Explorations, adventure, and independence in Europe | My Family Travels

 

  Whenever I think of travel to Europe, fantasies flit into my mind of riding off on motor scooters for harrowing European adventures (à la Passport to Paris, a Mary-Kate and Ashley Olsen classic). Of course, Hollywood has a tendency to stray from reality a bit—but a girl can dream. These lingering fantasies burst into bloom when my chimerical dream to participate in a travel program turned into reality. When the plane jolted onto European soil, I was still secretly hoping some Hollywood-worthy adventure would materialize.

   I doubt Hollywood big-shots will be clamoring to make a movie of my excursion, but because of the bubble-bursting adventure and boosted independence, it was the experience of a lifetime. Despite the fact that I am a creature of habit (and a shy one at that), I chose a travel group, Travel for Teens, and destinations of Paris, Belgium, and Amsterdam, knowing that this trip would catapult me far beyond my comfort zone. Flying alone for the first time in my life was only the beginning. I didn’t know anyone on the trip, a situation that was both terrifying and exhilarating. The experience of the food, people, culture, and sights of Europe was mind-blowing in itself, but this venture outside my bubble was truly the recipe for adventure.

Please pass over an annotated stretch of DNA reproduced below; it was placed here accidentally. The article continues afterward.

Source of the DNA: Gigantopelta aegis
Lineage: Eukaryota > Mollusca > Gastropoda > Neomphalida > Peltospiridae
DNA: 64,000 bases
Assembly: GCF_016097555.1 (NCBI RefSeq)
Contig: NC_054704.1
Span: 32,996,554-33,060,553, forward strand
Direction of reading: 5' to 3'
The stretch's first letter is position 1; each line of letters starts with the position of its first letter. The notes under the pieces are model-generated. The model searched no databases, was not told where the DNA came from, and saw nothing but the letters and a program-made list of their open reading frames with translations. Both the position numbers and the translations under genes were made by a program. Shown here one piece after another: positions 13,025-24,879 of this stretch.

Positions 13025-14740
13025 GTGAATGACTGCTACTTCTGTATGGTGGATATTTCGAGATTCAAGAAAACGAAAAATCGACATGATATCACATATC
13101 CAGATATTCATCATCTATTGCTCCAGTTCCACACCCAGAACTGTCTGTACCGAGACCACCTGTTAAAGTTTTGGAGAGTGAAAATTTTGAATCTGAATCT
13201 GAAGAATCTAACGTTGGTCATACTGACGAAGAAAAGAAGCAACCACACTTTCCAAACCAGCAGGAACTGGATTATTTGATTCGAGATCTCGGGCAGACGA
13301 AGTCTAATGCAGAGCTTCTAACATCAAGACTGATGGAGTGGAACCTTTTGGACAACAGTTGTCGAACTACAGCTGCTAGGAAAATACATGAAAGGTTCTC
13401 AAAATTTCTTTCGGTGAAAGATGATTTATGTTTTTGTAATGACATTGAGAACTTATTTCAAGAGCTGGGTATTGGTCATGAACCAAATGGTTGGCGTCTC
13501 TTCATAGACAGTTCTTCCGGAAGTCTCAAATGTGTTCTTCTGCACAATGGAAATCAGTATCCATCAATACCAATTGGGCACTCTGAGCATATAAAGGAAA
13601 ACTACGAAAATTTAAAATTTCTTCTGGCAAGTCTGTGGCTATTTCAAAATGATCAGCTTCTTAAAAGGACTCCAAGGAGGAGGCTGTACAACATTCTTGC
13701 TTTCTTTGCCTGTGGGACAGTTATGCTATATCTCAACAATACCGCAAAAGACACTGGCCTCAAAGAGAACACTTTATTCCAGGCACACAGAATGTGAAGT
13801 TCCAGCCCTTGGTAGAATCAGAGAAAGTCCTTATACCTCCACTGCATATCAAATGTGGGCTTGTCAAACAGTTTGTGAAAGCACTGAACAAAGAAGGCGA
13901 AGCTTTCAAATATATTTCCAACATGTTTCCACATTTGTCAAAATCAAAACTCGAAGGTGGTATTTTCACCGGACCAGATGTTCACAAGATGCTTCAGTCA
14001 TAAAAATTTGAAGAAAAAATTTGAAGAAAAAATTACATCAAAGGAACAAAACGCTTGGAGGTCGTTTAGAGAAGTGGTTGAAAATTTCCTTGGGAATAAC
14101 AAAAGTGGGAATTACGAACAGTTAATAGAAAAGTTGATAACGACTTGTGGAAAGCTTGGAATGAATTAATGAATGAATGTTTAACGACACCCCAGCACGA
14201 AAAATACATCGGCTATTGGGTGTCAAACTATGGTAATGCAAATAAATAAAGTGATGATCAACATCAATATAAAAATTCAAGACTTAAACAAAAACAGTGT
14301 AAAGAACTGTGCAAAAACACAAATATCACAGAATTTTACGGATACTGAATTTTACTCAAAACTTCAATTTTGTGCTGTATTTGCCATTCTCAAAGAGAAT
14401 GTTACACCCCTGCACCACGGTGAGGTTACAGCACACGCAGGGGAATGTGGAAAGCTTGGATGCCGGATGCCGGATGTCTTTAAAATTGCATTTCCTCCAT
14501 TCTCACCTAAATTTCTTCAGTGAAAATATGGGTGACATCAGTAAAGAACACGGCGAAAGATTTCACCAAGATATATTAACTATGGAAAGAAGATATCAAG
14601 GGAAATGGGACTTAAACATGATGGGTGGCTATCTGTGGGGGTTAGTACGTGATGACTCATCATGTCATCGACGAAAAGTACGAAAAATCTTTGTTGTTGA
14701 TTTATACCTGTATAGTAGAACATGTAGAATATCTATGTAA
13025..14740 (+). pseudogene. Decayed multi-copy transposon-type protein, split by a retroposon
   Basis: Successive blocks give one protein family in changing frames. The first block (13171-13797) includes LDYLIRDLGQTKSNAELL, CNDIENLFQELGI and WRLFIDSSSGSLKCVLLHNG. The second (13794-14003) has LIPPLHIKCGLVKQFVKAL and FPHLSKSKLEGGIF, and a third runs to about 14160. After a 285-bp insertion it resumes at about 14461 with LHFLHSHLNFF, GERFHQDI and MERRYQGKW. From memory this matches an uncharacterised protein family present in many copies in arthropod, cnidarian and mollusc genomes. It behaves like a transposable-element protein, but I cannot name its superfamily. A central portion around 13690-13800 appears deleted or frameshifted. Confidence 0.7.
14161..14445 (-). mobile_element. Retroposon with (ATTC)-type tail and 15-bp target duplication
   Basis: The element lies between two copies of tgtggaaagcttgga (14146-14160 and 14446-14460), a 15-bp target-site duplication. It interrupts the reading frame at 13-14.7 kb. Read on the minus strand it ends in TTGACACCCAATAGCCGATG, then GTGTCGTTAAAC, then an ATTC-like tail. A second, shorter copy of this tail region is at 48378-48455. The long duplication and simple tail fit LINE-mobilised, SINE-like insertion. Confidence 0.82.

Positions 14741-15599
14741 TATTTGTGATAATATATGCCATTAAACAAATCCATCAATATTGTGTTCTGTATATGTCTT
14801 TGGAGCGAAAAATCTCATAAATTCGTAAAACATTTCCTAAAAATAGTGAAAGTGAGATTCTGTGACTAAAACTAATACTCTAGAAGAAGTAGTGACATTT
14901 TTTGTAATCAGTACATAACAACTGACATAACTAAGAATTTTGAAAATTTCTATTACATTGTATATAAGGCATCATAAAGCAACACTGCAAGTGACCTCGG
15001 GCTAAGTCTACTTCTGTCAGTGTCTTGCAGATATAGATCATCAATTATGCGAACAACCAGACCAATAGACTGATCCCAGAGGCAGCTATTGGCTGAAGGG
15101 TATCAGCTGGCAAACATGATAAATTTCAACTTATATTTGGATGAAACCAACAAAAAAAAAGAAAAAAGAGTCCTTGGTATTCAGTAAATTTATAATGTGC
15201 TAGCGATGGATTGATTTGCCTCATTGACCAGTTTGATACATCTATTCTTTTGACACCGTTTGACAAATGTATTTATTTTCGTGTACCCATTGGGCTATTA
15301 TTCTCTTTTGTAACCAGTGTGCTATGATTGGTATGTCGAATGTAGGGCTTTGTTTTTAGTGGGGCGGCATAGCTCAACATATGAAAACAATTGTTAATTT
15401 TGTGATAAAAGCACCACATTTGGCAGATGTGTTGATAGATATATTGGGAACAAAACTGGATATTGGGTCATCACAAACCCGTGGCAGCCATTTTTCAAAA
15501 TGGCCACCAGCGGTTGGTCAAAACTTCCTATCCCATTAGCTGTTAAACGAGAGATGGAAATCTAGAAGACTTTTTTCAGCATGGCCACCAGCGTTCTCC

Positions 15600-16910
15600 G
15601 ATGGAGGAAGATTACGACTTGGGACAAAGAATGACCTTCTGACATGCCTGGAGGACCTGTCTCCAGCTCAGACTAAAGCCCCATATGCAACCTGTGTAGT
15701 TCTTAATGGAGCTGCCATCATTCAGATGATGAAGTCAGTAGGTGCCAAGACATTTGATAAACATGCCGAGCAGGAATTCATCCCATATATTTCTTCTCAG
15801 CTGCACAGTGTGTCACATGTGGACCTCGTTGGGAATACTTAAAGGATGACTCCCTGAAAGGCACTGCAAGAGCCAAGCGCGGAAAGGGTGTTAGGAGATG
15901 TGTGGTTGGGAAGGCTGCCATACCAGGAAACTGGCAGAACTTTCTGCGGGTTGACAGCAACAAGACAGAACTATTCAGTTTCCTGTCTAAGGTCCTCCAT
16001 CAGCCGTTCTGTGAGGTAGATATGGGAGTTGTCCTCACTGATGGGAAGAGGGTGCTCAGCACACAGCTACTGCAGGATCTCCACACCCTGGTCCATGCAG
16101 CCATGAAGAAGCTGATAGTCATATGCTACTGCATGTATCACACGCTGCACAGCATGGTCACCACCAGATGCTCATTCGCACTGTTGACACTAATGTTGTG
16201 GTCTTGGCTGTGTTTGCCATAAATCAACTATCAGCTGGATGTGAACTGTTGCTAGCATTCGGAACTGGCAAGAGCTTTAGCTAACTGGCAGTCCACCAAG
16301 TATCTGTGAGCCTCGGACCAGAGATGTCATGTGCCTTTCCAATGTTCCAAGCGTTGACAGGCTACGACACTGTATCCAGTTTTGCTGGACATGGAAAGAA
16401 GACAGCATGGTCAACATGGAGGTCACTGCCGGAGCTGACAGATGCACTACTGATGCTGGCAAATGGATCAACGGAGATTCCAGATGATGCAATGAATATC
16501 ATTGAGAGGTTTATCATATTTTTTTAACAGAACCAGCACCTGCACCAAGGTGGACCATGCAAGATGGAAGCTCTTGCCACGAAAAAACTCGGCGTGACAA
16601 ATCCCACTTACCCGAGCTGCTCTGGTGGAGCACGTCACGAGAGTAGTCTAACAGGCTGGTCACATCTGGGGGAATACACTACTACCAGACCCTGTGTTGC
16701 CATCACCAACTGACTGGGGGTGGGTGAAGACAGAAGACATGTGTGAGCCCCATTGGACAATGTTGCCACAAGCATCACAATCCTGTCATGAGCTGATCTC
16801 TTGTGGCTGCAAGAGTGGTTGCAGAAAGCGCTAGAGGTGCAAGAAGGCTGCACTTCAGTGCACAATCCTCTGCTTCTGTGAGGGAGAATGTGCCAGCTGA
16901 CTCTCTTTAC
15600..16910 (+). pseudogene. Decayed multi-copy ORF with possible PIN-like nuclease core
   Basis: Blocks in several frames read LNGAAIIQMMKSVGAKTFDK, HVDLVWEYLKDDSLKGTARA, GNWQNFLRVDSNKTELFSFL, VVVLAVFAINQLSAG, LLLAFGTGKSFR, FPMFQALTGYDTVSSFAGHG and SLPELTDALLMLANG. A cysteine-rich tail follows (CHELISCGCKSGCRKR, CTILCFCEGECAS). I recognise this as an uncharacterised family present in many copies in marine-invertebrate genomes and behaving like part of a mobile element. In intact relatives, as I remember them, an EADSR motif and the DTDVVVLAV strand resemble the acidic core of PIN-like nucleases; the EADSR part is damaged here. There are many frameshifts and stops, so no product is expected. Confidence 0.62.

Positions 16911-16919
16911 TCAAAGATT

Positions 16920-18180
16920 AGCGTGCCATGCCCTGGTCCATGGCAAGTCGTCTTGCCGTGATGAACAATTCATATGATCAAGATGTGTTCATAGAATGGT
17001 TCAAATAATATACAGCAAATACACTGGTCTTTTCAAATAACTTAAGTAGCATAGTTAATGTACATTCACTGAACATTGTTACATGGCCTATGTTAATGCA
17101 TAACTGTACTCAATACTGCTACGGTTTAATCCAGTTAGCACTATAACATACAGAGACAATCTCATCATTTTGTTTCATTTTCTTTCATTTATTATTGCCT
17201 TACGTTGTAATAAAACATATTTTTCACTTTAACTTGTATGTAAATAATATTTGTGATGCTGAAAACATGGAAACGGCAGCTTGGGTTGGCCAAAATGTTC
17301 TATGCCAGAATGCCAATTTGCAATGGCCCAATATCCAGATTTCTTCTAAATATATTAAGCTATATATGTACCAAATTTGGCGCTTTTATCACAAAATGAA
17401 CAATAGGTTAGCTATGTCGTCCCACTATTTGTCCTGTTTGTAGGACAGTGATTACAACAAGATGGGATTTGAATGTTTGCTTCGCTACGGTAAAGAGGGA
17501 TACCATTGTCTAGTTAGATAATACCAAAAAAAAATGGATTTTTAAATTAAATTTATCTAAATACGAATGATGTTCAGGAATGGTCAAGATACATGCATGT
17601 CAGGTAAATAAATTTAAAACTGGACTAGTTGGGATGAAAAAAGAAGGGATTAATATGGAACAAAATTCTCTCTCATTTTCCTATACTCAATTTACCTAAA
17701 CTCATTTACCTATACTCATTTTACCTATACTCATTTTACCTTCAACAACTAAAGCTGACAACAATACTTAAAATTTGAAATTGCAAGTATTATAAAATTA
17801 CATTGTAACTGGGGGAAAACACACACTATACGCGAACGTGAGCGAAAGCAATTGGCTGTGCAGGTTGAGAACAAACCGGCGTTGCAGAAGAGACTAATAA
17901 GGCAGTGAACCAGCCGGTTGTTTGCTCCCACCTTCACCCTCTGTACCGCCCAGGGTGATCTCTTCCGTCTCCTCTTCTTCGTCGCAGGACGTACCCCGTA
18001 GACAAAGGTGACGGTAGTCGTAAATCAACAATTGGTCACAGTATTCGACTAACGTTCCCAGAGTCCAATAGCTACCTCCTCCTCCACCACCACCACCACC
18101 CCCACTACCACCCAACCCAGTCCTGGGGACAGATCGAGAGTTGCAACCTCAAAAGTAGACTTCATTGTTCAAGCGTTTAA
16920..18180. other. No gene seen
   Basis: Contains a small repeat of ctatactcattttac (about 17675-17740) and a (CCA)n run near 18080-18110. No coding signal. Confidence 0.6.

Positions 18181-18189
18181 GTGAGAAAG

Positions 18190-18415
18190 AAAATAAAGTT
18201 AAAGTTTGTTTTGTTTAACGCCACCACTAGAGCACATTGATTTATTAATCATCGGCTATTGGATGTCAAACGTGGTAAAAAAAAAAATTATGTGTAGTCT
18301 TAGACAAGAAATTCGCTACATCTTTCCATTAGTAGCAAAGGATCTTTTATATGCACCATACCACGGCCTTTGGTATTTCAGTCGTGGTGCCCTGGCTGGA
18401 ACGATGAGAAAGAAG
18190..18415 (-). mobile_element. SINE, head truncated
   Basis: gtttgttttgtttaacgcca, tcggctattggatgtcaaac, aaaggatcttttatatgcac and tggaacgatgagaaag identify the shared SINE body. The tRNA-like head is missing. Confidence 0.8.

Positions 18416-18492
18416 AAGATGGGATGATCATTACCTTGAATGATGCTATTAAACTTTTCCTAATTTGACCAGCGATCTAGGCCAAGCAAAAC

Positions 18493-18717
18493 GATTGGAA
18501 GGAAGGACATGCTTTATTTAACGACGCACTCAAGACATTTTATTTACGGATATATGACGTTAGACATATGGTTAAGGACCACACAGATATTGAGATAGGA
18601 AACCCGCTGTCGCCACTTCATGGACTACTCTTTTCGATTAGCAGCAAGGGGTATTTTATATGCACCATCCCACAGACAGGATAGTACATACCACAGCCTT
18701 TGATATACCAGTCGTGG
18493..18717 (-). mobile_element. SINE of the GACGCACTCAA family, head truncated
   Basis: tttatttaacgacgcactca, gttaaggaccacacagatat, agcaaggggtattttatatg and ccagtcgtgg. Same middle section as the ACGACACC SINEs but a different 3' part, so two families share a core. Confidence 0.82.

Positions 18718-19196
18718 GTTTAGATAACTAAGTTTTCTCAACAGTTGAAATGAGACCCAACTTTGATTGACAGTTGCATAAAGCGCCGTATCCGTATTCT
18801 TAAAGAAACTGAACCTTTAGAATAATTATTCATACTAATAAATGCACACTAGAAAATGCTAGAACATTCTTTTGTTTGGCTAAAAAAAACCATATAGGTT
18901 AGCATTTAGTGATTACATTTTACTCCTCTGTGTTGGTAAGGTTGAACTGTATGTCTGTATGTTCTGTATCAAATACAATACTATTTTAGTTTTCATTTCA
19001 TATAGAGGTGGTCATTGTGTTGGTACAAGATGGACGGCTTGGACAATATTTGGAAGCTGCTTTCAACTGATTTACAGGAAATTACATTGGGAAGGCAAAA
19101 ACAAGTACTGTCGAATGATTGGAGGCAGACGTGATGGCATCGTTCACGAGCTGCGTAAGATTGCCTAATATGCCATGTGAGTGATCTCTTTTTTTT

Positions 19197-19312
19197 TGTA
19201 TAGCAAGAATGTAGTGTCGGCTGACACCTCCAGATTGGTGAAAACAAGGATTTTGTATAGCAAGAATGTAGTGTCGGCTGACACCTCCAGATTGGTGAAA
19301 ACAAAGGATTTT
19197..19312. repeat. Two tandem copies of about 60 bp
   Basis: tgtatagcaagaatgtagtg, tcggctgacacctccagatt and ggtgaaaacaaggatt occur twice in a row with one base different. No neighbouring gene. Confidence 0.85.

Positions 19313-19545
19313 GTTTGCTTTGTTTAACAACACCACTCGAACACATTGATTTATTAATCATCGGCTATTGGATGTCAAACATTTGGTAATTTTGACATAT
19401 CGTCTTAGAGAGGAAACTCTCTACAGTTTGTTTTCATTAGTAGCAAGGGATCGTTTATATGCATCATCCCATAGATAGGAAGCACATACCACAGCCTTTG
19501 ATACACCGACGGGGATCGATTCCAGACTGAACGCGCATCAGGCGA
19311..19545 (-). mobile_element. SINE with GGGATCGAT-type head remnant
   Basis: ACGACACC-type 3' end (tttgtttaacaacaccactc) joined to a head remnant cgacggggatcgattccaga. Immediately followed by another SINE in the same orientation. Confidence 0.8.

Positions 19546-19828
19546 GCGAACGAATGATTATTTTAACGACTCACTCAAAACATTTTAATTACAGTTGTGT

In all the whirling chaos of my travel memories, there is one snapshot that epitomizes my trip-of-a-lifetime story. Whatever possessed our trip leaders to allow thirty teenagers free range in Amsterdam is beyond me. But there we were, departing the questionable Manofa hostel, diving through crowds and high on excitement. In one miniscule alley, there was a little tattoo and piercing shop, the site of my one act of rebellion. I have no doubt that there are far worse things a liberated teenager in Europe could get into. But as much as I would like to deny it, I am a goody-goody at heart. A belly-button piercing was about as rebellious as I got. A slight tingle of apprehension passed over me when I saw the menacing steel instruments, but it was over in a flashing sting and I was left with a small, sparkling memento of rebellion. Perhaps a foolish memento, but a representation of my newfound independence and adventure all the same.

   The rest of the trip blurred by in a rush of monuments, yummy bites, and constantly snapping cameras.  At the time, I was captivated by the people, places, and culture of Europe. It wasn’t until later that I realized what an experience it was to discover Europe on my own. The liberated explorations gave us a chance to discover and connect—with the places, with each other, with our own personalities. For two weeks, I had to take care of myself, meet new people, and try new things. Away from everything I knew, I was out of my comfort zone. Bursting out of that bubble, though, made the adventure even more incredible.

   There were times when waves of homesickness washed over me—especially in the midst of cramped hostels that brought out the spoiled suburban child in me. These moments were quickly swept away, however, by the adventures that awaited. Tangible remnants of these expeditions dot my room in the form of photos and souvenirs. The most valuable mementos linger, invisible but potent. New friends. Fond memories. An intoxicating sense of independence and freedom. A heightened determination to see the world. This was the pinprick to my bubble of sheltered normalcy, my Hollywood adventure— no motorcycles needed.

 

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